LYDEN: Bud's wife, Lillian Myers.
Ms. MYERS: And so that's what we did. We worked our you-know-what off to get a house. And we depended on that as a lot of our future, selling the house. And now you can't sell your house, so you have to depend - hopefully you have other assets. But if you don't, you're in bad shape.
LYDEN: If there's one specter hanging over this group, it's the Great Depression. Here's Pete Spiker, age 80.
Mr. PETE SPIKER: My father was a barber, and beside him was a confectionary. Beside that was a grocery store. My first year in grade school, I can remember they had benches all in front of those three stores, and the men sat there side-to-side. There might be 15 or 20 men there, or more. And there wasn't any work. They were just trying to find a job. My father used to, you know, give free haircuts if they'd sweep up the floor and wash the windows. But there just wasn't any work then.
LYDEN: Was that kind of an object lesson for you, to not get too deeply in debt, to not carry more than you could?
Mr. SPIKER: My father always said, don't buy a thing unless you can pay for it. Pay for it as you get it. That kind of stuck with me.
LYDEN: But Pete Spiker is having to dip into his savings now, withdrawing $1,100 a month to rent at Homewood. He doesn't have much choice. He's already survived a heart attack, and he came here after getting double pneumonia last Thanksgiving. Anne Whitman...
Ms. WHITMAN: When we first met Pete, he was in the nursing section of our retirement community. And when I saw him, he was in pretty rough shape.
LYDEN: But he battled back to good health in the Homewood gym, and he wants to stay strong for his wife who he visits daily at a separate Alzheimer's center. The thing that nags at him, though, is that unsold house. He whips out his real estate agent's card from his wallet as if it were a picture of a grandchild and offers to show us his brick ranch house, less than a mile away. The home is tidy behind manicured bushes he still trims himself. We start on his enclosed patio.
Mr. SPIKER: It's got electric heat and a fan.
LYDEN: Everything is just in pristine condition. You left a few things around to make it look homey. That's good, a mobile.
There's not a thing wrong with Pete's sturdy house. But homes in this zip code are now on the market an average of 449 days. Just two years ago, it was only 79 days. Pete Spiker has had only one offer, too low. We walk with him into the kitchen.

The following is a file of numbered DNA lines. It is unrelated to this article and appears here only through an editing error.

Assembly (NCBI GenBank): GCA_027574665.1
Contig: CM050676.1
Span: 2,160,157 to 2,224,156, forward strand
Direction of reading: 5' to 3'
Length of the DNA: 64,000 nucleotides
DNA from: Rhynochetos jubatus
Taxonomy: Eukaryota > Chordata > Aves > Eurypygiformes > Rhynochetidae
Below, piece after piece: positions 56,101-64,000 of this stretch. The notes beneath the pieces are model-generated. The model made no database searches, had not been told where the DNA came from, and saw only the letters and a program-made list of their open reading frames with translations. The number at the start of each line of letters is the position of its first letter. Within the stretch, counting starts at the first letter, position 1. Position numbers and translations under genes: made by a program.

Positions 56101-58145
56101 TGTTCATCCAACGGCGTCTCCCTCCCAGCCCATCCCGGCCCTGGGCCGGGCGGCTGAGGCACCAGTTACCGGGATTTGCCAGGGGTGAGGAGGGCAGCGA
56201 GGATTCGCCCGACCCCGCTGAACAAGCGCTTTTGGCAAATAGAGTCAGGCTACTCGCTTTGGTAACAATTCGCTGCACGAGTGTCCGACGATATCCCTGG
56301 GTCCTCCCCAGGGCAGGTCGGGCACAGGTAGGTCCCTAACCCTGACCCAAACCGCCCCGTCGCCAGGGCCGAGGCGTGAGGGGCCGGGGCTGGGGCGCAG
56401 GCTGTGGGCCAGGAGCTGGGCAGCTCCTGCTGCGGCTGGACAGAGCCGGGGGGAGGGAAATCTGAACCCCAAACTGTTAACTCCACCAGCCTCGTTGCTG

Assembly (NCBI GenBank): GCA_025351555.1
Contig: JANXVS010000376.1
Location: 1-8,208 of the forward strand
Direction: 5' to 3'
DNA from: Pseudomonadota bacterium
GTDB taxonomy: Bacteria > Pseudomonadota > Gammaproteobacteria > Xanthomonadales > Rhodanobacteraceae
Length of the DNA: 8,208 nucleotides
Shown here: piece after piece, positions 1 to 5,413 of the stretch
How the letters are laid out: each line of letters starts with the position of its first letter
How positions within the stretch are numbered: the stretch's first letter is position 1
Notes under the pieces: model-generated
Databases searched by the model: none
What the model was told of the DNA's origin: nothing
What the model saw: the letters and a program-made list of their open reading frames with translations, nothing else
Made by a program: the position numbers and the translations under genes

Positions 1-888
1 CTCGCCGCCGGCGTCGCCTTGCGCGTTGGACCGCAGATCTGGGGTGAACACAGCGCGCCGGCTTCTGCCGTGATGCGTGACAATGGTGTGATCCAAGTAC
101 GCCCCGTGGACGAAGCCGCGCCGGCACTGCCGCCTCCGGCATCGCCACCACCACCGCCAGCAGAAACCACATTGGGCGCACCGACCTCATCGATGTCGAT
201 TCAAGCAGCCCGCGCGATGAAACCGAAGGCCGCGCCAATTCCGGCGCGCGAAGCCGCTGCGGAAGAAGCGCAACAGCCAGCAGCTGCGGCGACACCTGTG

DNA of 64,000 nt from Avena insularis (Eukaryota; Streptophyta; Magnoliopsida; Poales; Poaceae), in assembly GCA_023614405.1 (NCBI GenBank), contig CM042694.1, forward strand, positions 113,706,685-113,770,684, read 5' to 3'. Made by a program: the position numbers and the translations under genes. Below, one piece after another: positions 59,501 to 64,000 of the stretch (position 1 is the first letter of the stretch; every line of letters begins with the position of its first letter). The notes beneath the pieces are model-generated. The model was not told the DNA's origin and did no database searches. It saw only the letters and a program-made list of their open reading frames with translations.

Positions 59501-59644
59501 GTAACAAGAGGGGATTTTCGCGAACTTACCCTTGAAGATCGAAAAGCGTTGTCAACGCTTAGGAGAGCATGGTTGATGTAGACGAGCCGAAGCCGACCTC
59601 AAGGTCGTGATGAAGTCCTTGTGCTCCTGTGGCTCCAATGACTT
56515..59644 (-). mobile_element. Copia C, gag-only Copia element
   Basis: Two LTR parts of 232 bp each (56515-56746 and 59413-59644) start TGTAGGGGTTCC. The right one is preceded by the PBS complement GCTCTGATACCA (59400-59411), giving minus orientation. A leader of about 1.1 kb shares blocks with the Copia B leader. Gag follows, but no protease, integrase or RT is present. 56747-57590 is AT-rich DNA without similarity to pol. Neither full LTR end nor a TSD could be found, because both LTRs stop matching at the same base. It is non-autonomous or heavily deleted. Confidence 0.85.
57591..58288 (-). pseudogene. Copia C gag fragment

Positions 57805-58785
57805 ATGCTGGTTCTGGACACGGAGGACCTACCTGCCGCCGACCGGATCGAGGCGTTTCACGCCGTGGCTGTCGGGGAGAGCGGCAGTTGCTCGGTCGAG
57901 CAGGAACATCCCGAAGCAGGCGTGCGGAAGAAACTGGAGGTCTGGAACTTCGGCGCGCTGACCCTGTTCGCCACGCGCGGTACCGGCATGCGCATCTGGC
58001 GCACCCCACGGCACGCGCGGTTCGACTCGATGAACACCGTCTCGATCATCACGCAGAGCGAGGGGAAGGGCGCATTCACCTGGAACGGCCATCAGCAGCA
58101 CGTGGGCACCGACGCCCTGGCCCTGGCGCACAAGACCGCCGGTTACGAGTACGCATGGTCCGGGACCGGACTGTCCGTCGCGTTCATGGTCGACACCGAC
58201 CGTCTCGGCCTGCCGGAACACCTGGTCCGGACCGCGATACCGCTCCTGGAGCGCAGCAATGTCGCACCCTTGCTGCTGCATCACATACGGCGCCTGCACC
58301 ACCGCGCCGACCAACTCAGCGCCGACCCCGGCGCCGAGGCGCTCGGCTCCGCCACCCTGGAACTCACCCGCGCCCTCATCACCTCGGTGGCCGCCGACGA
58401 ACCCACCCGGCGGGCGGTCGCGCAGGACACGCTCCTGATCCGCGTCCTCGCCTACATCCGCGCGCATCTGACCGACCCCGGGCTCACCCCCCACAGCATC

LYDEN: Well, here's some other real estate agents cards. Are these...
Mr. SPIKER: That's the ones that have showed them, yeah.
LYDEN: Wow, who showed it? So, we have - we'll just use first names. Stephanie's(ph) been here and Debra(ph), Roger(ph), and James(ph). Randy(ph) makes five. Janine(ph) makes six. And Linda(ph) makes seven. So, would you miss this house?
Mr. SPIKER: Well, a house for me is just a house, you know. There's too much for me to keep up.
LYDEN: What will it mean financially if you can't sell this house?
Mr. SPIKER: Well, eventually, I'd have to leave down there, come back up here until I sell it. So eventually, if I keep taking $1,100 out of my savings, it's going to run out sometime. But just, hopefully, I can sell the thing in the next six months, I hope.
LYDEN: All this weighs on Pete Spiker.
Mr. SPIKER: It's a constant worry. But I think they got you on medicine - what do they call it? For depression? To keep me from getting depressed, I guess. But you know, I've got a lot on my mind because, you know, life is getting worse all the time. You never know what's going to happen there, but you live through it.
LYDEN: Back at Homewood, one couple, the Johnsons(ph), did get good news right after our visit. They'd been waiting seven months for a sale, and they accepted an offer, literally one they couldn't negotiate. It was take it or leave it. At Homewood, everyone congratulated them. You can see a photo of Pete Spiker and his house on our Web site, npr.org.